In the words of Pete Najarian, co-founder of optionmonster.com and a regular on CNBC’s Halftime Report, Toro is “just killing it.”
Landscape contractors have done their part to help shares of the Bloomington, Minnesota-based company rise about 10 percent in the past 12 months, while this week’s announcement of record earnings in the company’s fiscal first quarter (ended Jan. 29) certainly bodes well for another strong year.
Toro reported net earnings for the quarter of $39.3 million, or 70 cents a share, up from $31 million, or 54 cents per share, in the same period last year.
In a conference call with securities analysts Thursday, Toro’s chairman and CEO, Mike Hoffman, said results were “off to a good start” across the board. He pointed especially to the landscape contractor segment, as well as retail riding mowers and specialty construction products as strong performers.
“The positive outlook for spring also prompted increased sales of professional landscape contractor equipment during the quarter,” Hoffman said on the call, “including our stand-on and walk power mowers as well as our zero-turn riders.”
The company noted, too, that its net sales would have increased even more during the quarter were it not for the adverse effects of foreign-exchange rates. Toro does business in 90 countries, although about 75 percent of its revenue is generated by U.S. sales.
One of the few negatives during the company’s record-setting quarter stemmed from minimal snows early in the season. Winter’s warm beginning slowed sales of snow-removal equipment, particularly residential snow throwers. Still, those sales boomed during the previous year so the most recent quarter’s performance was also dimmed by the tough comparison to Q1 2015.
Hoffman said sales of snow throwers and related products rebounded somewhat after snow showers returned in mid-January, with last month’s big snow storms providing a late but significant bump to retail sales.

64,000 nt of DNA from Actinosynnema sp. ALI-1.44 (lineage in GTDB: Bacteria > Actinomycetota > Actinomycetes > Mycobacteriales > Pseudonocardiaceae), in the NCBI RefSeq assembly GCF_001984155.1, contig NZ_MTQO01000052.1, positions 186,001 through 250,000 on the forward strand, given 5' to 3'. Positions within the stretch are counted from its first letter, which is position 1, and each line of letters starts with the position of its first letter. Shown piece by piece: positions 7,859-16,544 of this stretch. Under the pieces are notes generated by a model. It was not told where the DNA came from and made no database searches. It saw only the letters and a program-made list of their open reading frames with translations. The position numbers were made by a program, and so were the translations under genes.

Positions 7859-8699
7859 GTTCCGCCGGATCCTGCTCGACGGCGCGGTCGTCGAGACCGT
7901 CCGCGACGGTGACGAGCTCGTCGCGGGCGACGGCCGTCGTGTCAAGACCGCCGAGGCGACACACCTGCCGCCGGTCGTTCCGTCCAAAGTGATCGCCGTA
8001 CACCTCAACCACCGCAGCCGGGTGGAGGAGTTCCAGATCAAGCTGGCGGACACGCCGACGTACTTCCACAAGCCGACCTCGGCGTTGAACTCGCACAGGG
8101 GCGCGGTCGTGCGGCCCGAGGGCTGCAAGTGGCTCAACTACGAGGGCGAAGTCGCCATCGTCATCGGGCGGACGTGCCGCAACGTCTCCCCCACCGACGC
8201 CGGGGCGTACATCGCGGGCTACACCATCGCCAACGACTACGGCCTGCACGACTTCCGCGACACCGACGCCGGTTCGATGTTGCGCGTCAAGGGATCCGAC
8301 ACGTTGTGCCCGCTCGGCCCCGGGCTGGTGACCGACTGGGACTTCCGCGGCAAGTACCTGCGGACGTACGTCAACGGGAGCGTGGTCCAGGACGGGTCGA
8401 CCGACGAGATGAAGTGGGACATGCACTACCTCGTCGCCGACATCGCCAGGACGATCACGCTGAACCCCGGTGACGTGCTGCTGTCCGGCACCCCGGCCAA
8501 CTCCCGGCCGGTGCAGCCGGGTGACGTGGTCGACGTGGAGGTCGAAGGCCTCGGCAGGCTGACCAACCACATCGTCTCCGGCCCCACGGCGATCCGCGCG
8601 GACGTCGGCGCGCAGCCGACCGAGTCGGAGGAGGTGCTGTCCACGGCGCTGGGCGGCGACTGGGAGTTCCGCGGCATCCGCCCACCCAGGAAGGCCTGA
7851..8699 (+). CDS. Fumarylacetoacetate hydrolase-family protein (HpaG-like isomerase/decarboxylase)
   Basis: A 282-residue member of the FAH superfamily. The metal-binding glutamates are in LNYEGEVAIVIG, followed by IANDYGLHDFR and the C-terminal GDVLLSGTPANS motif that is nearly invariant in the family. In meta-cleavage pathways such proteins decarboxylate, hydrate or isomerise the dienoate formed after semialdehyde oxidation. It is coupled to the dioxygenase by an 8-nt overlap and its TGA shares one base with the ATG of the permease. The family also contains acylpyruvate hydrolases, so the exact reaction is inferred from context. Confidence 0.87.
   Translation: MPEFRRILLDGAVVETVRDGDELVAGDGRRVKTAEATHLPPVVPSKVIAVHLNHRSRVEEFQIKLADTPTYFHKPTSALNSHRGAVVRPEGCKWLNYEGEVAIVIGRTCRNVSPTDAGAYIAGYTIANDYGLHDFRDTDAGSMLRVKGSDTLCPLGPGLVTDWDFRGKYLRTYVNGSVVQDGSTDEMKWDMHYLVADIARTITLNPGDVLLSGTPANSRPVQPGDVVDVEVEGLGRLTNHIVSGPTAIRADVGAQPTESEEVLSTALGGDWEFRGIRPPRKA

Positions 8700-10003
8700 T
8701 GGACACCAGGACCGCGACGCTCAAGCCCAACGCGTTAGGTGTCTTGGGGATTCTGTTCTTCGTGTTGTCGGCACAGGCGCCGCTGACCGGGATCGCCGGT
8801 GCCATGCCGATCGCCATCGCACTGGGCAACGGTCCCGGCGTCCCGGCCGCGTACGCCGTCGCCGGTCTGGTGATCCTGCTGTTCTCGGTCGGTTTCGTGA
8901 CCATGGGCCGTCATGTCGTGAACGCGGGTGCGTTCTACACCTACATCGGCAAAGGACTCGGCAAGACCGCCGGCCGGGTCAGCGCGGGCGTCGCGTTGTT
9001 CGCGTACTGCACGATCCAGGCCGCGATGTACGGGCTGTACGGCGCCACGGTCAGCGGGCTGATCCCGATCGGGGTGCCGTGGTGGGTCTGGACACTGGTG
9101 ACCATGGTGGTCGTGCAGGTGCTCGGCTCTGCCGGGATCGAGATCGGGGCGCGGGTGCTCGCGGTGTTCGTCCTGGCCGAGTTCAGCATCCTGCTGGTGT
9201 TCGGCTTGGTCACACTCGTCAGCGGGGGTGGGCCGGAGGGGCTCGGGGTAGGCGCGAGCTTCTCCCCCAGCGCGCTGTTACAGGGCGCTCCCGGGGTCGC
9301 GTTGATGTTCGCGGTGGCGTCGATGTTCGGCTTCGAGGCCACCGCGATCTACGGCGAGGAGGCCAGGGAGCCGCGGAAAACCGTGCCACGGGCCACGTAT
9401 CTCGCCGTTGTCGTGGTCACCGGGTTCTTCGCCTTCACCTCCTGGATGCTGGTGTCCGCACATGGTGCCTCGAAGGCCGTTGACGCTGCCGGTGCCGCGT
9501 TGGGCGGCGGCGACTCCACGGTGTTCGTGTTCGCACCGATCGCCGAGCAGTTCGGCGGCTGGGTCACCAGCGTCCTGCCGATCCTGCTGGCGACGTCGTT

Looking toward spring, professional landscapers boosted first-quarter performance with early orders of stand-on, zero-turn and walk-behind mowers, Hoffman told analysts on the call. The November-January quarter also benefitted from retail sales of residential mowers due to the an exceptionally warm fall in much of the country.
Although foreign-exchange rates presented challenges to the company during the first quarter, Hoffman said Toro’s international sales held up well with respect to both professional landscaping and irrigation equipment.
Meanwhile, the company’s president and chief operating officer, Rick Olson, said he expects the landscape contractor segment of the market to remain strong as Toro heads into early spring. He acknowledged that some supply shortages the company experienced at this time last year had caused problems, but Olson assured analysts on the call that Toro is in good shape on that front this year.
“We do believe that there is strength in that (landscaping) market,” he said, adding that Toro has “strong preseason booking orders in hand ready to ship in the weeks ahead.”